Staten Island covers only 58 square miles (152 km2). Certainly, it’s both larger and better appointed than a prison island like Alcatraz. Nonetheless Gephyrophobia turned it into a prison of another sort. This seemed to be a rather extreme instance since the Staten Island Ferry apparently wasn’t a possibility either. It demonstrates how disabling Gephyrophobia can become in its extreme forms.

Wouldn’t it be interesting if Google Maps included a Gephyrophobia button to generated driving directions that avoided bridges?

Latitude Longitude Sequences

On August 2, 2012 · 4 Comments

I was looking for geo-oddities — so many of my articles start off that same way — when I spotted something unusual. This was just prior to my recent trip to Washington and Oregon while I was working on my travel agenda. I’d been contemplating the addition of a quick loop to Newport on the Pacific Ocean coastline. Ultimately I discarded the idea because it would take too long for a single day-trip from our base in Bend. It would have taken 7 hours altogether and my family would have burned me at the stake.

More to the point, this is what I spotted and marked:



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The checkerboard pattern of the Corvalis Watershed Wild Animal Refuge is what drew my attention. Ultimately it proved to be a Google Maps error so I discarded it. However I noticed something equally interesting at that moment, the lat/long coordinates of the marker I’d placed as I conducted further research: 44.60182°,-123.45°. OK, the latitude was boring. It was the longitude that fascinating me. It formed a sequence. 12345.


Maybe I could find some examples where both the latitude and longitude formed a complete sequence in order, using all ten digits. Most of the attempts fell somewhere within the vast oceans although a few hit dry land. Theoretically, someone could visit them with enough effort and determination.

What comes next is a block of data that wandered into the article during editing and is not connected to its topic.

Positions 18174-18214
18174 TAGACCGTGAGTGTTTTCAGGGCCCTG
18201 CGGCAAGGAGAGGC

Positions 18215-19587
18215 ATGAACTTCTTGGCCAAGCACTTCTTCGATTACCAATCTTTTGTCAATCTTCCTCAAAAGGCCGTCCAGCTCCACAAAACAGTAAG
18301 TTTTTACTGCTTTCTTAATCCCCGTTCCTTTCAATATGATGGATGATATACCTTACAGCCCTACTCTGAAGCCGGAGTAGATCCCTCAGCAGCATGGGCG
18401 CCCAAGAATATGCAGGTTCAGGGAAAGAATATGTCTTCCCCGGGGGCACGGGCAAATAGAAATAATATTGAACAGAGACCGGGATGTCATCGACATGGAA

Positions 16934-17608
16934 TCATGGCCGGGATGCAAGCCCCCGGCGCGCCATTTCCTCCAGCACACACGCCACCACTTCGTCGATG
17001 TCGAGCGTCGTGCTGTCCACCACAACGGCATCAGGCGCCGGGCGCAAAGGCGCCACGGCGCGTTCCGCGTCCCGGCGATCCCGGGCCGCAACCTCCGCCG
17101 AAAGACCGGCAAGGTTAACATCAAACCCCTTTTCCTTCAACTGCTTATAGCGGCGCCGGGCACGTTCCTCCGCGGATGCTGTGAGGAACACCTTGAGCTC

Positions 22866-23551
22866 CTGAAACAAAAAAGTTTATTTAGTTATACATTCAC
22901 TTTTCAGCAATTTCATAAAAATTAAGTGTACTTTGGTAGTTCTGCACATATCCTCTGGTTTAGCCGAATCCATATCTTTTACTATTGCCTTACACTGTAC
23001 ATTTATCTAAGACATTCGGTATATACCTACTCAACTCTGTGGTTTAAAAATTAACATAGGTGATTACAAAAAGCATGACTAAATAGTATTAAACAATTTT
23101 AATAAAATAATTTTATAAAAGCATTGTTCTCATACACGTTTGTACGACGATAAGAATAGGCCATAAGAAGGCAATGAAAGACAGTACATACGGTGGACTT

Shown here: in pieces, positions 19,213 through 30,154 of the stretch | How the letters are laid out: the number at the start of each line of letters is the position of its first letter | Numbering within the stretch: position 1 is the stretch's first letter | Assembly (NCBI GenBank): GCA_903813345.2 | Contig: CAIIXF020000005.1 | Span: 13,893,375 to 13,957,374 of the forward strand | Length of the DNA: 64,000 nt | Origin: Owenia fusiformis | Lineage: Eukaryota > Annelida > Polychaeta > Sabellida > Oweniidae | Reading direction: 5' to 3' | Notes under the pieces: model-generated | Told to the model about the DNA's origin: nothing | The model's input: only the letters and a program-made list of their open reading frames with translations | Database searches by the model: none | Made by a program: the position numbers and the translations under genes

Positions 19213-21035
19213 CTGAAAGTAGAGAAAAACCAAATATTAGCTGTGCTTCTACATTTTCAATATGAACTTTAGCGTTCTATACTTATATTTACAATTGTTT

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I think my favorite is -12.345°, -67.890°. This is found in the Manuripi Heath National Amazon Reserve (Reserva Nacional Amazónica Manuripi Heath) in the northwestern corner of Bolivia. This would be a great place to visit if you’re a birder. Timing would need to be taken into consideration as the website explains (in translation) that "Access to this area is very difficult, especially during the rainy season."




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Reversing the order, another example hits dry land only a few hundred kilometres away at -09.876°,-54.321°. This appears to be about 50 km east of Guaranta do Norte in the Mato Grosso state of Brazil. The spot falls in the middle of nowhere although maybe not quite as far into the middle of nowhere as the one in Bolivia. A determined explorer should be able to mount an expedition from Guaranta do Norte and bag this sequential lat/long spot.


Those are the best. Let’s see if I can finagle a sequence to fall somewhere within the United States.



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I shifted the sequence to 34.567°,-89.012°. This should feasible for just about anyone in the vicinity of Blue Mountain, Mississippi to visit. It falls within a small forested area behind a church on County Road 81.


It took some doing to find an example in the UK but I uncovered one there as well.



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It’s not the best example, in fact its rather tortured although it does follow the rules: 56.789012°,-3.4°. Street View almost captures the location. It should be in the distant background of this image taken from Old Military Road near Blairgowrie, Perth and Kinross, Scotland.


I haven’t forgotten about Canadian readers either.



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A decent example can be found outside of Graham-Laurier Provincial Park in British Columbia at 56.7890°, -123.4°. Go into the actual map and you’ll see a couple of photographs taken within extremely close proximity, perhaps less than a kilometre away. They identify this area as a valley of Cypress Creek. I can’t imbed the photo images within 12MC because the author has reserved all rights to them, which is certainly his prerogative, and I don’t have time to seek permission. However if you are interested you can follow these direct links and view their respective pages: CYPRESS CREEK MOUNTAINS and CYPRESS CREEK MOUNTAINS 2.

Feel free to post your favorite latitude/longitude sequences — either in order or in reverse order — in the comments.

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12 Mile Circle: